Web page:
During the most recent legislative session, Qualm was vice chair of the State Affairs Committee, as well as a member of the Joint Select Committee on Joint Rules and both the House and Joint Legislative Procedure Committees.

Qualm said he's pro-life, a supporter of the Second Amendment and a strong believer in individual freedoms. He also said he values any issue related to agriculture and would like to work to address the opioid epidemic.

"That issue is just rampant in South Dakota," he said. "We certainly need to make some changes to help get some of that stuff under control."

Anna Kerner Andersson, one of District 21's two Democratic candidates, said she'd like to serve as a strong voice for her rural district.

Kerner Andersson is an attorney, which she said gives her a skill set that would make her well-suited to be a legislator.

"I have the professional training and lifelong experience in my career of critical thinking and analytical skills," Kerner Andersson said. "I think that's really important when you're evaluating legislation for the state of South Dakota."

Kerner Andersson said the issues she would focus on most if elected would be economic development, education and providing affordable healthcare.

Before moving back to her hometown of Burke, Kerner Andersson also spent six years in the foreign service, working as a diplomat overseas.

"I'm very used to listening to both sides of an issue and trying to come up with a creative, innovative solution," she said.

Though he's never been elected, Republican Caleb Finck has spent the past two years in Pierre, working with Sen. Larry Tidemann on the Appropriations Committee, and was previously a legislative intern.

"I became quite interested in the process and got to see a lot of really passionate people excited to work for the betterment of South Dakota, and I think I could do that on behalf of the people of District 21," Finck said.

Keeping a structurally balanced budget is one of the issues that interests Finck the most, and he said that, if elected, he'd also like to work on education funding and juvenile justice reform, which he said are two areas of concern that he most frequently hears about from voters.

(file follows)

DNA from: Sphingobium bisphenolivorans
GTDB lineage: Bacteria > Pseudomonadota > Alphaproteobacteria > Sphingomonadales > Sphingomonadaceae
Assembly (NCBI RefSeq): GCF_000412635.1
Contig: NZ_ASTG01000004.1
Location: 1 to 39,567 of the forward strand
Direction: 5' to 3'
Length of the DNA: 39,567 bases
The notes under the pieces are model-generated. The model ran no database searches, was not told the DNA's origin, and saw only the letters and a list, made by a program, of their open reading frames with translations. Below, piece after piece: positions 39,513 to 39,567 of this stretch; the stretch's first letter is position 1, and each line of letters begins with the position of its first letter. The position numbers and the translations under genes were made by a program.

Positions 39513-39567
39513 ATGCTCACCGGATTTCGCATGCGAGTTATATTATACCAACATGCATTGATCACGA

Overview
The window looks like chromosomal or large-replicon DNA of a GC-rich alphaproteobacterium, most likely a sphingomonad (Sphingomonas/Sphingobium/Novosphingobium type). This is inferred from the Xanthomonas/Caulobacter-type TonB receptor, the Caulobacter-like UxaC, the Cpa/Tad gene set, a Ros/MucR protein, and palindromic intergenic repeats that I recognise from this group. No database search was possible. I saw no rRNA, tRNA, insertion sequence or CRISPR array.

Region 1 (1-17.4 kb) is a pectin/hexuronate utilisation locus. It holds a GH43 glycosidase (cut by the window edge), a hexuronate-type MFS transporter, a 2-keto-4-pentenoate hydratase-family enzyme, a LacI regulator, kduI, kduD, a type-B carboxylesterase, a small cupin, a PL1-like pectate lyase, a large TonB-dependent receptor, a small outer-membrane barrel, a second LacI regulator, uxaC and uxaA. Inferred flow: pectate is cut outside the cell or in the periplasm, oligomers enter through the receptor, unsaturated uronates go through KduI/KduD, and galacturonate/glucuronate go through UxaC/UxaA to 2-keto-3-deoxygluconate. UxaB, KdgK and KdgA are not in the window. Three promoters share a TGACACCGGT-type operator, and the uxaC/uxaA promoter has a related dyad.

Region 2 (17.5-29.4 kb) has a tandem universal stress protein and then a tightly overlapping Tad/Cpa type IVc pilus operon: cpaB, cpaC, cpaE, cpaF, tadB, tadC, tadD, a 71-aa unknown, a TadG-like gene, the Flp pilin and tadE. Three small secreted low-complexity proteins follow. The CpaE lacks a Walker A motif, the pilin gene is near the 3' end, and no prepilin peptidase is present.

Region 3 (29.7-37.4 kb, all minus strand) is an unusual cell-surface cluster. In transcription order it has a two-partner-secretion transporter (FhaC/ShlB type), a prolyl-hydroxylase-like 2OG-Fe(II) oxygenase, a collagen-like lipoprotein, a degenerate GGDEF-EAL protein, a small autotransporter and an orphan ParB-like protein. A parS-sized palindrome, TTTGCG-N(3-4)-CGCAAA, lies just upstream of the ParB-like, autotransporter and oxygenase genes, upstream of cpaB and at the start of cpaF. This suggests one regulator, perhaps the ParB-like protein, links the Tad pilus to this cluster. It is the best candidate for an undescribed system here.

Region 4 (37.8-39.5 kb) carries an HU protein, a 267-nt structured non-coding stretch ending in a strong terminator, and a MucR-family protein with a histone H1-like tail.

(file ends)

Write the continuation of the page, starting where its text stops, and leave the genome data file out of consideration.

Finck said that his experience sets him apart from the other candidates.

"If I'm fortunate enough to be elected, I can hit the ground running day one and really try and be as effective as I can be as a legislator," he said. "Sometimes it takes people a little while to get to understand how the committee process works and how to be a legislator ... I have a pretty good understanding of how that works, so there's really not a learning curve there for me."

Faith Spotted Eagle, a Democrat from Lake Andes, was motivated to enter the race by both older and younger generations of her family.

Spotted Eagle said her grandmother and father taught her to take care of everything around her and to listen to her own intuition. Now, she's worried for the future of her own grandchildren.

"As I look around today, there's a lot of desecration of our land, water, people, children and system," she said.

As a PTSD therapist with a master's degree in counseling and guidance, Spotted Eagle said helping veterans is very important to her. She also said that, if elected, she'd like to get state funding for preschools.

"That's such a formative age for children," Spotted Eagle said. "None of education is a priority in South Dakota. That's why we're at the end of the list, nationally. And that's why a lot of people leave."

Spotted Eagle, who was given an electoral vote in the 2016 presidential election, said that even if she isn't elected, she hopes that seeing her run will inspire young people to vote and have a voice for the people.

"It's not just political people who throw their hat in the ring that have influence," she said. "I think it's everyday people that can find a niche, which is what I have done. Whether or not I get elected, I'm not going to be quiet. I'm going to continue to do what my grandmother taught me, and my father, because I have grandchildren."